Share the warmth
John 'B.J.' Bryant
Running Time: 91 minutes
US Certificate: PG-13 UK Certificate: 12a
Country: United States
Anyone whos ever seen Gigli already knows Ben Affleck is no stranger to turkeys. He and erstwhile other half J-Lo gobble-gobbled their way to the top of the flops with the 2003 all-time stinker – and now His Ben-ness is at it again, only this time hes going it alone, and the turkey is of the Christmas variety. Get pre-heating that oven now, folks and get ready to want to put your head inside.
The cuboid-faced dud-merchant plays Drew Latham, a gormless self-obsessive who were somehow supposed to believe is so good at his job as an advertising exec that its made him a multi-millionaire. The part thats much easier to buy into is that nobody likes him very much so, when Chrimbo comes about, hes all on his lonesome. Unable to work out that the best way to remedy this situation would be to stop acting the moron, he decides instead to get his chequebook out and buy himself the yuletide company of a bewildered family (among them James Gandolfini as Dad, Catherine OHara as Mom, Josh Zuckerman as Little Bro, and Christina Applegate as the sister you just know is destined for some squirm-worthy interludes with her newfound sibling).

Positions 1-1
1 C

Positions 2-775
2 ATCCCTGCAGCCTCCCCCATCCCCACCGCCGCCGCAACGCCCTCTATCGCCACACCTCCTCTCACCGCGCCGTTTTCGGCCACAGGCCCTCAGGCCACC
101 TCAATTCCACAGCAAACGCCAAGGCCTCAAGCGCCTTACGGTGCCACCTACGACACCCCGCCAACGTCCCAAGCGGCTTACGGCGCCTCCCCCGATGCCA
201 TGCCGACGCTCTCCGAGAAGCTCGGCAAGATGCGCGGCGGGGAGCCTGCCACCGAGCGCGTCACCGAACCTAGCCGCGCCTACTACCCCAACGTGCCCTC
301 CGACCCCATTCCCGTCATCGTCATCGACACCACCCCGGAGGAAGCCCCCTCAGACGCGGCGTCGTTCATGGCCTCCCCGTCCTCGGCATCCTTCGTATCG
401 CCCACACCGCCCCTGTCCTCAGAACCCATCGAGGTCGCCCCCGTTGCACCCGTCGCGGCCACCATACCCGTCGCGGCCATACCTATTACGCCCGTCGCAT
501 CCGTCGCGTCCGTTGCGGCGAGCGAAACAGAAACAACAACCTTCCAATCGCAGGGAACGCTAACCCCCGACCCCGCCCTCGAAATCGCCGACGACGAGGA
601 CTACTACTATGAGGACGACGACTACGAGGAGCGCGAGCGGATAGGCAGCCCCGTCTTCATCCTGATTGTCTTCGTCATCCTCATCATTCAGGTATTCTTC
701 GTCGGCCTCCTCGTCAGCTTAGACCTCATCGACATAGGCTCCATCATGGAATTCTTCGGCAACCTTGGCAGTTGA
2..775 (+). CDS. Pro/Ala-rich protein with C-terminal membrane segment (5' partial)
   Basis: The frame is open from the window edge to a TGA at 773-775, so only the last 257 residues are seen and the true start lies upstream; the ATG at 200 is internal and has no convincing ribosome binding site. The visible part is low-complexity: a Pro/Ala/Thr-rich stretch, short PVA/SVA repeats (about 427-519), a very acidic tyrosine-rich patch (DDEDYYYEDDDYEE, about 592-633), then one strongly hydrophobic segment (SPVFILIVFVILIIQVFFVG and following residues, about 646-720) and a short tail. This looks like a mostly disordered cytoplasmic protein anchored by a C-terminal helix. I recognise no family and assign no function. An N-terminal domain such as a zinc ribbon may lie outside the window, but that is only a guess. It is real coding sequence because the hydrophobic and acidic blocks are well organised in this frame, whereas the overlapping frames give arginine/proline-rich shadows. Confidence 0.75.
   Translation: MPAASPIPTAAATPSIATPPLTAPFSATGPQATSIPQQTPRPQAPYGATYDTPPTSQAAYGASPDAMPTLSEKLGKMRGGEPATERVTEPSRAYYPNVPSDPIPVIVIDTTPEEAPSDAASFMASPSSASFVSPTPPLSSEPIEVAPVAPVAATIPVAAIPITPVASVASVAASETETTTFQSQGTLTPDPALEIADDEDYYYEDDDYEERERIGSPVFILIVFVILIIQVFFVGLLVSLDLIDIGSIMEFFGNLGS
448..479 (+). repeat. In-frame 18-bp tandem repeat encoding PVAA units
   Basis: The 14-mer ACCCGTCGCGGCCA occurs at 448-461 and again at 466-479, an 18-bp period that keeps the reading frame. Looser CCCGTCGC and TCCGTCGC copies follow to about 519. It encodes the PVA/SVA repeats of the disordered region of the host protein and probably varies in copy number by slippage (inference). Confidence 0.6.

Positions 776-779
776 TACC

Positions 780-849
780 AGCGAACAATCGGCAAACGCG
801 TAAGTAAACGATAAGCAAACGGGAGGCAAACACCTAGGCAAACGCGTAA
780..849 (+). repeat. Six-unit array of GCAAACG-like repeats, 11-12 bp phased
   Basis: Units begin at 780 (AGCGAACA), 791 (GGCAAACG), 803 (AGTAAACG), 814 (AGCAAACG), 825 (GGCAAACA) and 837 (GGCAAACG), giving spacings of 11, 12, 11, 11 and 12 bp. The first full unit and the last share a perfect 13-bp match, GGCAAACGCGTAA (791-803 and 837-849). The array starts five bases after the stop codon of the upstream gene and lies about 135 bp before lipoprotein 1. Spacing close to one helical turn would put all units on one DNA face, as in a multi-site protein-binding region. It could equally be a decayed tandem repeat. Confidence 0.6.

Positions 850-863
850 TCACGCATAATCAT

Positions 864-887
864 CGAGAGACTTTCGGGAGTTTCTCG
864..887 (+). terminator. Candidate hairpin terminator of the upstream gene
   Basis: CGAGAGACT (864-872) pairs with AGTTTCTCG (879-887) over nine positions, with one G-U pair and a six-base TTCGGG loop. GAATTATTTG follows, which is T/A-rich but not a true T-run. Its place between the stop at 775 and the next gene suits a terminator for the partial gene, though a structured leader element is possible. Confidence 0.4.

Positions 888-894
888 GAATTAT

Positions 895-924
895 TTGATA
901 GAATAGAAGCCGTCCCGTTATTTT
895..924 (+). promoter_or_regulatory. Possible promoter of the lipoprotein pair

Theres just so much wrong with this film that I struggle to know where to begin. For one thing, most of the story just doesnt make sense. Sure, the $250,000 dangled in front of the family would be a huge temptation, but are we really supposed to just accept the fact that they never question how on earth their house-guest can afford it? Then theres the acting. Quite simply, Afflecks performance is blindingly bad. Its obvious that the guy desperately seeks acceptance as a credible comedy performer, but every aspect of the job just deserts him at every turn. Timing? Delivery? Self-deprecation? He has none of them.
Whats more, the fleeting references to not-for-the-kiddies subject matter may seem insignificant, but for a festive flick like this one theyre the final nail in the coffin. It means the film has earned itself a 12A certificate, with the result that its one slight hope of an audience families wont be able to see it. Thankfully, they wont be missing much.
It's Got: An overall premise suspiciously similar to Dickie Roberts: Former Child Star.
It Needs: To make it a tad less obvious its deliberately keeping the story of Drews real family for the schmaltzy bit at the end.
Alternatives:Dickie Roberts: Former Child Star
Turkeys come early this year!